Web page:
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At the end of March I found myself gunning an ATV at breakneck speeds through thick clouds of red dust arising from the vast blue agave fields outside Arandas, a sleepy town in Los Altos, the highlands of the northwestern Mexican state of Jalisco. This state is where most of the world's tequila originates, including Olmeca Altos, which owns the fields I was tearing through on this dazzling sunny day.

I'd flown down there a day earlier on a press trip arranged by Pernod Ricard, a huge French conglomerate that owns Olmeca and a wide array of liquor companies, including Absolut, Jameson, and Chivas Regal. They hadn't made me sign a release before hopping on the ATV, and if I flew off into an agave plant and broke a leg, I was in for a big payday.

(John Del Signore / Gothamist)

This was my first time in Mexico, and the brutal assignment involved drinking my weight in tequila and, as a corollary, learning about how it's made, which isn't something I'd ever given much thought. In my experience, tequila was always briskly pounded as a shot or obscured in a margarita. But in addition to getting ejected from a bar by heavily armed Mexican police and developing a nasty sunburn that reduced me to a cloud of flaking skin for a week, the trip did give me a new appreciation for tequila as something more than just a catalyst for regrettable late night decisions.

(John Del Signore / Gothamist)

Good tequila takes many years and intensive labor to get it from the relentless Mexican heat and into your frosty margarita. The agave plants that comprise tequila's main ingredient (and, when done right, its only ingredient) need at least seven years to grow to full maturity. They're hardy plants, requiring no irrigation, but the harvesting is incredibly strenuous work, as I learned when our guide halted the ATV caravan for a demonstration in the fields. As it has been for centuries, the agave is extricated by hand by skilled men called jimadores, who utilize sharp shovel-like tools called coas to carve away the agave leaves from the piñas in the center. In the highlands, these piñas, which vaguely resemble pineapples, can grow big as watermelons, and one kilo can yield roughly a case of tequila.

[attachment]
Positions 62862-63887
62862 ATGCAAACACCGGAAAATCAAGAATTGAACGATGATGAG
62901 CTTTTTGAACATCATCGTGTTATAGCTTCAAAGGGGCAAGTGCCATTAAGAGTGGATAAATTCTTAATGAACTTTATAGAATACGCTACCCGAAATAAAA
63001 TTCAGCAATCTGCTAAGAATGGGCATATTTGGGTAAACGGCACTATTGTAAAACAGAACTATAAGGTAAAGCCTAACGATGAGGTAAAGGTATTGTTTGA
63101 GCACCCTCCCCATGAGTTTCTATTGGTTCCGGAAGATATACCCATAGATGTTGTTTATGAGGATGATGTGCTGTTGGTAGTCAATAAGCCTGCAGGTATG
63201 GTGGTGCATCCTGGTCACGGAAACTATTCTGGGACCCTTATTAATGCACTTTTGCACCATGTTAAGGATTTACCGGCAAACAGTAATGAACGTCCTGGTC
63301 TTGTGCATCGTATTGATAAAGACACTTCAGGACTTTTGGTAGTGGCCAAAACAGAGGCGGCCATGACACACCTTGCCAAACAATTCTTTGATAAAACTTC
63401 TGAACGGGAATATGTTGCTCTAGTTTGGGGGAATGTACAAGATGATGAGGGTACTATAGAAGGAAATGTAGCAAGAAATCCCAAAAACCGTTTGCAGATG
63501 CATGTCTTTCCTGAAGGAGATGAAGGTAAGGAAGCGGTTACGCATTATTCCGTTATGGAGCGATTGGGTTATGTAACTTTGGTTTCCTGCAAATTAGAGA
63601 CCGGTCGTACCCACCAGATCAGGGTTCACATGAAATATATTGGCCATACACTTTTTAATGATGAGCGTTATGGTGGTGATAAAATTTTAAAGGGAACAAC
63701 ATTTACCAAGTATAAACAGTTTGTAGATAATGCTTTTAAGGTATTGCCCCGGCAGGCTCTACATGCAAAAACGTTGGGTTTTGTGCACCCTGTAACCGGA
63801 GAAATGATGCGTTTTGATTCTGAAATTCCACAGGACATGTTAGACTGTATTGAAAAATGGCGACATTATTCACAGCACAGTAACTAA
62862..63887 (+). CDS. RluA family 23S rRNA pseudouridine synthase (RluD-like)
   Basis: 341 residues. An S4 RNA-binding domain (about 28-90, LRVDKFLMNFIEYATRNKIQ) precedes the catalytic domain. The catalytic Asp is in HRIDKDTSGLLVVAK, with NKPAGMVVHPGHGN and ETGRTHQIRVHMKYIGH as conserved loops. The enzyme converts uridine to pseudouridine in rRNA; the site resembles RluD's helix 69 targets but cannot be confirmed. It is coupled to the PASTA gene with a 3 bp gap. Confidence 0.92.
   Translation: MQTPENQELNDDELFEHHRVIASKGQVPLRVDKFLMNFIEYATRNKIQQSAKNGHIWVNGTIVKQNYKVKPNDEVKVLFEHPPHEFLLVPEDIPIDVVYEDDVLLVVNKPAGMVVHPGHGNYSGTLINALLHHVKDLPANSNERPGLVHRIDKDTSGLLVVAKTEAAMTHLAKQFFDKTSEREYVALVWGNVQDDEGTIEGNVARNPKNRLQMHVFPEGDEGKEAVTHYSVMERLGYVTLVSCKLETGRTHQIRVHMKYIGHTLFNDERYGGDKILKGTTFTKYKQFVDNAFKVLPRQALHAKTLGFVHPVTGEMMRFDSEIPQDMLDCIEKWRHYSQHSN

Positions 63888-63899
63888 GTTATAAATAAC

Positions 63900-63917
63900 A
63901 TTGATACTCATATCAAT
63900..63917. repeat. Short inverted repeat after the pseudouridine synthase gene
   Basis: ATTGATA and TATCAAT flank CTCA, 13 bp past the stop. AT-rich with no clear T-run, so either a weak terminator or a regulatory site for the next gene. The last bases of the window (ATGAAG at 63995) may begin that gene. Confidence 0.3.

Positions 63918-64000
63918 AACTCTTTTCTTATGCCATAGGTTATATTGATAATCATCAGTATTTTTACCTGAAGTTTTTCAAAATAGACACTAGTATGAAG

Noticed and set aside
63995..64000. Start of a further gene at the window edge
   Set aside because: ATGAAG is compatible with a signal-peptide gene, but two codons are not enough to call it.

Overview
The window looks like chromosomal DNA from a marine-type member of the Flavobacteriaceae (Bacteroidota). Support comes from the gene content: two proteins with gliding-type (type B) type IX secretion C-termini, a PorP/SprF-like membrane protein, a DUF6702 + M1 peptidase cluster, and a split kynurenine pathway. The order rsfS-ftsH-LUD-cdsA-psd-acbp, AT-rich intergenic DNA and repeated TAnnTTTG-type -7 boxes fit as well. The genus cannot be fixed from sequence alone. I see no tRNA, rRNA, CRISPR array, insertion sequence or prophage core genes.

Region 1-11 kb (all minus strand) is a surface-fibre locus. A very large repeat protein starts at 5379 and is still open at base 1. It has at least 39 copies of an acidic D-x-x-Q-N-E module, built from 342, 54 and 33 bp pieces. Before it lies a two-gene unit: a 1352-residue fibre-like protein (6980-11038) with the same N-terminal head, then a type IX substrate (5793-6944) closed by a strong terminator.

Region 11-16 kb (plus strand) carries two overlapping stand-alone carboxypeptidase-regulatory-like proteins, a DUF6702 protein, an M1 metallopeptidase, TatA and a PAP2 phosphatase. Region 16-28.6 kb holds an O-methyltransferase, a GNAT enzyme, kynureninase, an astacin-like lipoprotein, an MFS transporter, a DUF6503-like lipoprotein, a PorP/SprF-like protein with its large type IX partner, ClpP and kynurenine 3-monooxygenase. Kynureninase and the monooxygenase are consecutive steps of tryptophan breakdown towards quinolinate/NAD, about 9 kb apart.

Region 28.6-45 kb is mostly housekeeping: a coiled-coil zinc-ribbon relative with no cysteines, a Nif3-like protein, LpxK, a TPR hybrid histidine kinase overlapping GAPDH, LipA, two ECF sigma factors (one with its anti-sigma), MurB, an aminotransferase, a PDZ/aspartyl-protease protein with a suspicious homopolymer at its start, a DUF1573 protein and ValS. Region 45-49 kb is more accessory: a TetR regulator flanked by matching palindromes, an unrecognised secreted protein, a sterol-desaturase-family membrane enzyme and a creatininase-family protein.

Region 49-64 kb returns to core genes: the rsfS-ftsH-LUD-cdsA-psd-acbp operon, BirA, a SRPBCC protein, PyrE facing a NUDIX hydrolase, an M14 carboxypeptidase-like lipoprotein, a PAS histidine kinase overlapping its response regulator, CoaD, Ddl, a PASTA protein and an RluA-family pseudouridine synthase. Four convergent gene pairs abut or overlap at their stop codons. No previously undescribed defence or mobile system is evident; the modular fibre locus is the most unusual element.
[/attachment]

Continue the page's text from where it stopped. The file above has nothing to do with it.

Because of the plants' complex shape and structure, it's hard to see how a threshing machine will ever replace the jimadores, but I'm sure they'll find a way sooner or later. Each man—and the jimadores are exclusively men—carves up at least 160 agave plants a day; at the Olmeca distillery they're paid about $200 a week. At one point during the demonstration the jimador handed me the coa so I could give it a try, and I found slicing the leaves from the piña to be strenuous but very gratifying work. I could see myself enjoying the work for at least twenty minutes before collapsing from a pulmonary embolism and dying in a ditch, just another naive gringo with agave in his eyes who thought he could make it as a jimador.

(John Del Signore / Gothamist)

After all the sharp leaves are cleaved off, the piñas are loaded onto trucks and driven to the distillery, where they're slowly baked in brick ovens. At this point the process varies significantly from brand to brand. Like champagne, tequila is a Controlled Origin of Appellation spirit, meaning it can only be produced in specific regions of Mexico, mainly Jalisco, where you'll find the actual town of Tequila. The Mexican government requires a company selling anything called tequila to derive the spirit's sugar from at least 51% agave, but at that point it can get dicey. Low-end Jose Cuervo contains just 51% agave and makes up the remaining percentage with corn syrup and other crap. The impurity of cheap, mass-marketed tequila like this probably accounts for the spirit's association with brutal hangovers and general idiocy.